We put five mini USB 3.0 drives from Mushkin, PNY, Samsung and Sandisk to test. These compact drives by design can always stay plugged as a semi-permanent storage, yet fast enough for everyday tasks.
September 2018 Ian Chiu
If performance is above all else, Samsung FIT Plus is the one to go for as it comes out on top in comparison to other mini USB 3.0 drives in our tests. It is also backed by a generous 5-year warranty, and is the only drive other than the Sandisk Ultra Fit 3.1 to come with a 256GB option. For the budget conscious, the Samsung’s cost per gigabyte is also reasonably low considering its zippy performance and durability. Perhaps our only complaint is the size being noticeably larger than all the other drives in this round-up. The PNY’s Elite-X Fit Fit is our next logical choice albeit slower than the Samsung but the product has been out of stock for a while already. We can’t recommend it until we are certain what plans PNY has for its mini drive.
FIT Plus USB 3.1
Ultra Fit 3.1
Ultra Fit 3.0
|Storage:||16 - 128GB||32 - 256GB||32 - 256GB||16 - 256GB||16 - 128GB|
|Interface:||USB 3.1 Gen 1||USB 3.1 Gen 1||USB 3.1 Gen 1||USB 3.1 Gen 1||USB 3.0|
|Dimensions:||19.8 x 16.5 x 7.5mm||20.8 x 15.2 x 6.4mm||23.6 x 18.8 x 7.37mm||19.1 x 15.9 x 8.8mm||19.1 x 15.9 x 8.8mm|
|Build Material:||Plastic grip, aluminum body||Plastic grip, aluminum body||Plastic grip, aluminum body||Plastic body||Plastic grip, aluminum body|
|Jan 2016||Aug 2016||June 2018||Jan 2018||June 2017|
|Warranty:||2 years||1 year||5 years||5 years||5 years|
During our large file (a 10GB MP4) transfer tests, Samsung’s FIT Plus is an undisputed leader in this sub-category of USB storage; it bested the second fastest drive – PNY Elite-X FIT – by as much as 47% in read speed. It’s worth noting that Samsung’s performance ratings vary between different capacities. The 32GB and 64GB model can reach up to 200MB/s whereas the 128GB and 256GB version can do 300MB/s.
Lastly, we noticed the Sandisk and the Mushkin both exhibited performance inconsistencies during write operations. The former would actually drop to below 10MB/s before slowly returning to above 30MB/s. The same thing didn’t happen with the PNY and Samsung. In another test which involved copying back and forth 5GB JPEGs (most of them being between 4 and 8MB), the Samsung was neck and neck with the PNY. Both drives remained as the leaders in this round of benchmark. However, neither write nor read speed was even close to its their larger siblings, but surely you know you are trading speed for size.
Note these two tests focused primarily on sequential performance, because we felt most people would rely on a mini drive primarily as intermediary or secondary storage for media data. These mini drives, without a decent flash controller, are inherently incapable of handling applications that require fast random access. For this reason, we didn’t bother with additional testing.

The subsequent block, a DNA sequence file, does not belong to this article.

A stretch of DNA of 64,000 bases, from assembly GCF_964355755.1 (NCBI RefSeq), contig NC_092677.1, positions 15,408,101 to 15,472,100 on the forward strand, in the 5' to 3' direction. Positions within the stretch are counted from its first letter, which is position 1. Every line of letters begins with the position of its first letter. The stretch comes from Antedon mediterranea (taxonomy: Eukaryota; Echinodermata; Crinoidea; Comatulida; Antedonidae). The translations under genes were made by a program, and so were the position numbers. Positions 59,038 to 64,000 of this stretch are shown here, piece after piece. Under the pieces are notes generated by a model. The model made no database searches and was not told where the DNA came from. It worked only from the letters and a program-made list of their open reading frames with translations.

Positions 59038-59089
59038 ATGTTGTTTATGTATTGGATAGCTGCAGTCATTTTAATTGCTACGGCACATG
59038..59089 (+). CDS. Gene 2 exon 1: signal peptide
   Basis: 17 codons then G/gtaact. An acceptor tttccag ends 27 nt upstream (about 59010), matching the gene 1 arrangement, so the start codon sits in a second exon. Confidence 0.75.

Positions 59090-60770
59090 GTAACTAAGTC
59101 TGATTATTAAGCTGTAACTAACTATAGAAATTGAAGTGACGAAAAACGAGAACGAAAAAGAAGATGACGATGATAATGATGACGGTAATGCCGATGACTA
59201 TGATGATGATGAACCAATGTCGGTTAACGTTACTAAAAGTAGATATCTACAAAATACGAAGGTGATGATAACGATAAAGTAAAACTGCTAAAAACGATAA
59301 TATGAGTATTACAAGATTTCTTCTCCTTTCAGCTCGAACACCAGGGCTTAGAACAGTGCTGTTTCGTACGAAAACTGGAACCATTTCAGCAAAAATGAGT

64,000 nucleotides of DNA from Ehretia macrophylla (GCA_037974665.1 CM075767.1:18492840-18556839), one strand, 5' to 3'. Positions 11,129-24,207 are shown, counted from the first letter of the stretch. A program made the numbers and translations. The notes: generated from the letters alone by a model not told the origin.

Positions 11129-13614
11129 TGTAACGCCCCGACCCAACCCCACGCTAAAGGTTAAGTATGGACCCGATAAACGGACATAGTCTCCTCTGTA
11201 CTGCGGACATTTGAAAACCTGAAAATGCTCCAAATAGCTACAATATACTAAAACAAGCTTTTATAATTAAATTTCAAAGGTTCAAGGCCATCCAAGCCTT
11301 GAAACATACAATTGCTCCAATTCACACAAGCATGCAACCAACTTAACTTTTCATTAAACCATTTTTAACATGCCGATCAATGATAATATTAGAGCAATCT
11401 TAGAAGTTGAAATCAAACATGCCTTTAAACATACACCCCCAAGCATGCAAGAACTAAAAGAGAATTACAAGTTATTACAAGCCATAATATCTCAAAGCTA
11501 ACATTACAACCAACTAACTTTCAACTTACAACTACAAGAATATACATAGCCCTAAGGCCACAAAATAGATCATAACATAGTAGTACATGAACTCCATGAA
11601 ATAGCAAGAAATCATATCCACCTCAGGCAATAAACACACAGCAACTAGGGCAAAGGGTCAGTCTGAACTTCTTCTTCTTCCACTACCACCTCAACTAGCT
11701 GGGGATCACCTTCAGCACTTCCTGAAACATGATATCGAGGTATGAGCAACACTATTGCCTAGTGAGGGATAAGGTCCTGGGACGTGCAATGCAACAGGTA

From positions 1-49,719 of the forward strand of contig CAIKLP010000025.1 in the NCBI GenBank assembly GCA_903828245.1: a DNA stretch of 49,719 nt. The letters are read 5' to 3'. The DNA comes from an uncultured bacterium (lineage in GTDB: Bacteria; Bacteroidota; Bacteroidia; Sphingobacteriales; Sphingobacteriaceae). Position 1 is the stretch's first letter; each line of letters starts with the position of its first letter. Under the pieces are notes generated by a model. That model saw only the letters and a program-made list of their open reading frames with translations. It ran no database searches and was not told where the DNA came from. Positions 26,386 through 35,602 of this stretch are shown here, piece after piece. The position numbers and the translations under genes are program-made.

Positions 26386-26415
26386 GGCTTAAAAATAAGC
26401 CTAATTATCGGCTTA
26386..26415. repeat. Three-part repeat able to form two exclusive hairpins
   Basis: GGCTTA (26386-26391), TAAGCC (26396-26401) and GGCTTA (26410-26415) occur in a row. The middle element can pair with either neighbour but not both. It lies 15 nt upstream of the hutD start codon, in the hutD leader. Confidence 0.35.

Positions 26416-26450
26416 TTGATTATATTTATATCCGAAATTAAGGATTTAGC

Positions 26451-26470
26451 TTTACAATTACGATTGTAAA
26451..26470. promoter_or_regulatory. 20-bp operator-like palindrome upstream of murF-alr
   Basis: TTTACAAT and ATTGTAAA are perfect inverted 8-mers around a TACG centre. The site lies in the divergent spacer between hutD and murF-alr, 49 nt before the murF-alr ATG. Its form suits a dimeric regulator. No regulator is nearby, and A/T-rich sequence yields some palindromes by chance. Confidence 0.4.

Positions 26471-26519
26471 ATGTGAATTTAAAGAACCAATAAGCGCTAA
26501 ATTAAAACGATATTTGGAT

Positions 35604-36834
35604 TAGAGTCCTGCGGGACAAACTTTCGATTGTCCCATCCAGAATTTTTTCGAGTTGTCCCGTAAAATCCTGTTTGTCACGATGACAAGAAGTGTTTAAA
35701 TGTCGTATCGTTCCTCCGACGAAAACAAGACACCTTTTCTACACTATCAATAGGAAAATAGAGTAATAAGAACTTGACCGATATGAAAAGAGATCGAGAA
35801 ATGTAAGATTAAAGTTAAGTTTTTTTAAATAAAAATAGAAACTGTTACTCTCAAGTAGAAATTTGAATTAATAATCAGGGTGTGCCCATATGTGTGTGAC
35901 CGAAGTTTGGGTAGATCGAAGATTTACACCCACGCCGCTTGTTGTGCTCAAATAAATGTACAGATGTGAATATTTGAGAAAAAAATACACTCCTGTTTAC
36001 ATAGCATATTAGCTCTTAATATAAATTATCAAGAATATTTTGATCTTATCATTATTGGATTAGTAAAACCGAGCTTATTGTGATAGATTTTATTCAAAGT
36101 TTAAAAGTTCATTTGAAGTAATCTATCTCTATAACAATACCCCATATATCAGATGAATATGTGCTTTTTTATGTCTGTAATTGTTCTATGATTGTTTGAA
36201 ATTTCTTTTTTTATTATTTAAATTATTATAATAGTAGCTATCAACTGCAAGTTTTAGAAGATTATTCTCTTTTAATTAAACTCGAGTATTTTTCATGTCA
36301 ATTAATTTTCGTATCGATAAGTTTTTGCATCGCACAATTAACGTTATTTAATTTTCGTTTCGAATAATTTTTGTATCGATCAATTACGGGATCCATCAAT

The featured low-profile USB 3.0 drives are all similarly small, but as soon as they are put next to each other, Sandisk Ultra Fit 3.1’s diminutive size compares favorably to others – even if only by a fraction. When inserted, the Sandisk only protrudes just 6mm from the edge of a laptop. Still, last generation Sandisk, PNY and Mushkin are only slightly longer in comparison. The Samsung FIT Plus in contrast is noticeably larger, probably in favor of heat dissipation. It’s worth noting that the Samsung and PNY are the only ones with a keyring loop hole.
In terms of durability, Sandisk took a step backward with its squishy plastic connector with latest version of Ultra Fit 3.1. This is a concern that is already echoed by a number of user reviews on Amazon. Having said that, if you intend to leave the drive plugged at all times, this shouldn’t be that big of a problem. We would have to say the other drives with their metal USB connectors protecting the flash components could likely survive if being stepped on.
Buyers who want a drive that only protrudes as little as possible from a USB port should consider one. Thumb drives in general stick out quite conspicuously so they could easily get bent when being bumped repeatedly. This could easily result in data loss and maybe even worse, a broken USB port.
By design, compact drives can always stay inserted to a USB-enabled car stereo or to a notebook as a semi-permanent storage for media. They can also free up precious space on the laptop’s speedy SSD for mission critical tasks. For this reason, a mini USB drive can actually prove to be quite practical to some of us who might need an effortless storage expansion option.
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